Here are some ways I can think of: (Note: I used Google translate for example text.)

- branch at the lowest level. I use local tags for identifying the language.

```
Name: [!en Math formulas, !fr formules mathématiques]
Type: Book
Description: [!en A book with math formulas,
!fr Un livre avec des formules mathématiques]
Price: 40 USD
```

- Use one language as default, with replacement text for the other one (this is what e.g. gettext does and guarantees you a fallback). I use
`!t`

for values that are translatable and `!translations`

for the document that contains the replacements. Depending on your data model, you may not need either.

```
---
Name: !t Math formulas
Type: Book
Description: !t A book with math formulas
Price: 40 USD
--- !translations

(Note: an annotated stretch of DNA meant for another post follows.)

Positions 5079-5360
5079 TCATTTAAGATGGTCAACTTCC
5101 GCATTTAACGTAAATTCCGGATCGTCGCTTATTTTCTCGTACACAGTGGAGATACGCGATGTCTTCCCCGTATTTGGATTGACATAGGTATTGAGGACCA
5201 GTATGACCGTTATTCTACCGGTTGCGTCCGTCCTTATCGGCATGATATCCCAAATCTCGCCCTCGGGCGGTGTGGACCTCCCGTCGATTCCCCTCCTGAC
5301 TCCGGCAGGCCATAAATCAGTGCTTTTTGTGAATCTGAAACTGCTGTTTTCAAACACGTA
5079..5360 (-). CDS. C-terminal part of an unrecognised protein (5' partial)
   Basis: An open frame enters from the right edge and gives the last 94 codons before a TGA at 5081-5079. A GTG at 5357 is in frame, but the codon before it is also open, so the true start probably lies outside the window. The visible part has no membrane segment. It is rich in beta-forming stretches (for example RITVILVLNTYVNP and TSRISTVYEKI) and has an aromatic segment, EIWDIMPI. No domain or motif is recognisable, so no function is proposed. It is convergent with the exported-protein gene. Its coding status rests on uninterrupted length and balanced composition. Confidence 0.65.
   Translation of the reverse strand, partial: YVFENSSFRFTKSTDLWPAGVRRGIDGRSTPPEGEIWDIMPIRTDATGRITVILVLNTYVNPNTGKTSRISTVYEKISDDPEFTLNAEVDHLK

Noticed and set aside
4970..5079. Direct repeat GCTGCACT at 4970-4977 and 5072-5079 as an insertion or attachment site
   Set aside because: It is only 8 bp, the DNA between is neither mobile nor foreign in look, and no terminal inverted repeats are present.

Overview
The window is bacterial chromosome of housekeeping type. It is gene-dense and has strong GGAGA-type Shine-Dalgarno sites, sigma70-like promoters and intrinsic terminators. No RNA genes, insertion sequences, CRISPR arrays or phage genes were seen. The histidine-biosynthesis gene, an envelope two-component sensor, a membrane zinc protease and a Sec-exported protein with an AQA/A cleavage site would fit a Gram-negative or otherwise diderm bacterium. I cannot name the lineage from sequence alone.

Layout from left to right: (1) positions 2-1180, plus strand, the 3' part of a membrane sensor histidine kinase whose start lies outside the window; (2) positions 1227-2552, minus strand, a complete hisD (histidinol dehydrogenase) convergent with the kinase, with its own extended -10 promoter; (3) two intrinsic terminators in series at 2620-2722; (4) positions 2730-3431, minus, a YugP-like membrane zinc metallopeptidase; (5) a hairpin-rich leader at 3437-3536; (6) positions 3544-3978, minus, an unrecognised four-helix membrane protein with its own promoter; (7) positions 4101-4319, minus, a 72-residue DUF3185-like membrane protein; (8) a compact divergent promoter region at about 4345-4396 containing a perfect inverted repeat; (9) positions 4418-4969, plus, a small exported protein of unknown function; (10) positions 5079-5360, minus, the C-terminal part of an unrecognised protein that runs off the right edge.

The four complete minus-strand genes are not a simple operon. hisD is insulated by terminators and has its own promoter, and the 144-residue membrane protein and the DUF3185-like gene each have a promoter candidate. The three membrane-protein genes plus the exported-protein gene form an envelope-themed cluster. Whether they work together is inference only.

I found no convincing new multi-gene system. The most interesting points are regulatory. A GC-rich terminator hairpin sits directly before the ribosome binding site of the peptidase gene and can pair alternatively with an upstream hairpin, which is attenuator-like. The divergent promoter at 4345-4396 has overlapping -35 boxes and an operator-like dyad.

fr:
Math formulas: formules mathématiques
A book with math formulas: Un livre avec des formules mathématiques
```

- Assign IDs to translatable entities and define them elsewhere.

```
---
Name: !t 1
Type: Book
Description: !t 2
Price: 40 USD
--- !translations
en:
1: Math formulas
2: A book with math formulas
fr:
1: formules mathématiques
2: Un livre avec des formules
```

In both 2. and 3., you can also have one language file for each language instead of having all translations in one file. I would suggest solution 2 for readability (you can see the english text in the original document without it being cluttered with other translations right besides it, and in the additional translation document, you directly see the term you are translating. Also, it eliminates duplicate translations.

properway? I can think of several possible ways. – flyx May 8 '17 at 13:21